I am in the process of culminating my mother’s recipe scribbles into a collection of recipes and hopefully a book. Although it is a labour of love it is also sprinkled with fear, as I want to be true to the recipes we remember as childhood favourites as well as these dishes she may or may not have cooked. Along with that there is also the want and desire to place my own recipes alongside hers as a testament to the love of food she passed on to me. However, the burning questions niggling at the back of my brain and stopping me from really diving into this project are, “Will it taste like mammy’s”? Will it do justice to her culinary endevours?
With 6 children in our family, we all remember different things. Each of us has a stand out dish that makes us think of our childhood. And so I asked my siblings for their favourites. Gur cake (Chester cake), was first up, then there was bread and butter pudding, bacon and cabbage were another and of course, we couldn’t leave out rice pudding or rose petals and sugar. The list goes on and the process becomes more daunting with every dish. My brother, spurred on by his memories of my mother made his chosen dish of bacon ribs, cabbage water and new spuds and sent me a photo. I was transported to another time and place. A place of warmth, love and good food…my mother’s kitchen.
It begs the question. Can we ever really recreate something our mammy or granny makes? I know when I make cauliflower cheese, for example, my son always says “It’s not like Papa’s, Ah Papa makes the best dinners”. And he is right. Despite the fact when I’m in Ireland the job of making the said sauce is given to me. However, I’m convinced my dad comes in and adds more cheese or 15 drops of extra love into it when no one is looking. This is also why I never recreate anything my in-laws make as they are on another level altogether. Even if you follow the recipe to the letter it won’t be the same. Why? You can follow a Jamie Oliver video or something from a cookbook and it seems to be the same. But is it? You didn’t taste what he cooked, so how do you know? And you have no emotional connection to the dish so no other senses are involved only what you see.
I’ve resolved myself to thinking that I will not be able to recreate my mother’s recipes. Yes, I can remake them, I can transcribe them, take pictures and tell a story about them. But recreate them in the way we remember. In that, I will fail simply because I am not my mother. The setting will be different upon eating, the smell of home, our childhood home will not be infused with the smell of the food. There will be no Aga in the kitchen, no sound of kids playing on the road or the chatter of siblings around the table. I wouldn’t be eating a hot bowl of rice pudding straight in the door from school on a cold wet 80’s day. I’ll probably be at a dinner table in the Mediterranean with the sun shining. So that’s certainly going to be a different experience. Food is after all a sensory indulgence. When we eat we are having an experience, which creates a memory and a connection to that place, time and if your lucky another person. I don’t remember the food I’ve eaten in front of the TV (those moments are rare so should stand out) or food I’ve eaten alone. I remember the whole experience that enhances the taste, smell and setting of what and when I eat. We all do, even if we don’t realize it. I recently made my mum’s tea brack. Closing my eyes and mindfully eating it was as close as I got to the original eating experience.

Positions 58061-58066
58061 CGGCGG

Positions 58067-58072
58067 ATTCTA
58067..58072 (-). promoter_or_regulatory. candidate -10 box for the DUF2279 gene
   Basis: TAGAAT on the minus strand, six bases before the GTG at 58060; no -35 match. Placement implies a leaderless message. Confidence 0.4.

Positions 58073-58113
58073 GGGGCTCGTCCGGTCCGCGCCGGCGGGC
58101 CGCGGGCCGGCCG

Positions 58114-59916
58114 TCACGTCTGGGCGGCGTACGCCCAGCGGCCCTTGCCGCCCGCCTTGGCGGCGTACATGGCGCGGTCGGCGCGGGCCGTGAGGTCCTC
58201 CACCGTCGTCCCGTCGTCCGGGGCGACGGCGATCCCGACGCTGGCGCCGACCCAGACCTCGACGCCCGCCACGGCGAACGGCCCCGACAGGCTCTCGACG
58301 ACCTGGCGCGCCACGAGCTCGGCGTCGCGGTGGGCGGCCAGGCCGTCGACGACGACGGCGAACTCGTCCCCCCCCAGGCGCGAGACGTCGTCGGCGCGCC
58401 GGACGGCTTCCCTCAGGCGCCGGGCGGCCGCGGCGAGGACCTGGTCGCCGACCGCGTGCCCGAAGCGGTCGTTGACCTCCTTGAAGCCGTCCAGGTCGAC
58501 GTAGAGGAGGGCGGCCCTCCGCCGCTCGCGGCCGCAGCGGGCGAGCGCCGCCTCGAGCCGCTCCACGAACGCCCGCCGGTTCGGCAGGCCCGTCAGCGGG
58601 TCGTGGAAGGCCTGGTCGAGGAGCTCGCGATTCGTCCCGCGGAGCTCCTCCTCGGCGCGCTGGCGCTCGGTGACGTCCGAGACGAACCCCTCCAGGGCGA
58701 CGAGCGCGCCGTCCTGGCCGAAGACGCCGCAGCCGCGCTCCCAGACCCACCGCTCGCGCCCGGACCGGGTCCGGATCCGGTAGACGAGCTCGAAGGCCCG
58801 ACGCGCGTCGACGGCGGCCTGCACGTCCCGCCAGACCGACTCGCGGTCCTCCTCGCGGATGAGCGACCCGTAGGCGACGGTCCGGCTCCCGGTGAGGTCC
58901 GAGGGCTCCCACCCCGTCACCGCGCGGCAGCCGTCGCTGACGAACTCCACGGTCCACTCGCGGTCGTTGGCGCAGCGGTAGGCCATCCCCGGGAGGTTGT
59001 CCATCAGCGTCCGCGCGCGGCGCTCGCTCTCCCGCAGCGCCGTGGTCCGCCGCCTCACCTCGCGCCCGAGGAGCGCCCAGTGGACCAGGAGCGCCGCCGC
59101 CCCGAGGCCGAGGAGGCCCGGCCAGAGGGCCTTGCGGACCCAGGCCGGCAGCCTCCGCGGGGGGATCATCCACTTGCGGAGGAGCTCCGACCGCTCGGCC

So why bother? For a start, food is intertwined with our culture, who we are and where we are from. I’m Irish, so therefore things like bacon and cabbage, floury potatoes, soda bread, apple tarts and family roast dinners are part of my DNA. Even the way we cook in our family has so much of my mother in it, as hers did her own mother. We are all better at cooking for a crowd than for one for example. She was a genius at that. Family recipes are like a legacy. They are passed on. What we cook, how we cook them connects us to our ancestors, our roots our heritage. Modern convenience has robbed a certain amount of that. Where we live will change what foods become the new daily dishes in our homes. Therefore holding those dishes from the past with both hands is crucially important because it keeps those people and those moments alive to pass on to the next generation. Food in the past was about sustaining you, eating local, seasonal food and what you could afford not a fashion statement or trend. Recreating something does not mean it has to be the exact same. In fact, as soon as someone else makes your parents recipe they have to begin the culinary journey to have a food memory of their own. And so the banquet continues. The most important thing is not to destroy the recipe in the recreating, but to enhance it with its history, its importance to you and pass it on with care. No, it will not taste like mammy’s, but the fact that I’ve tried to make it again and engaged with my families memories so the legacy is recorded in a book or even here in cyberspace will pay homage to her culinary endeavour also known as love on a plate.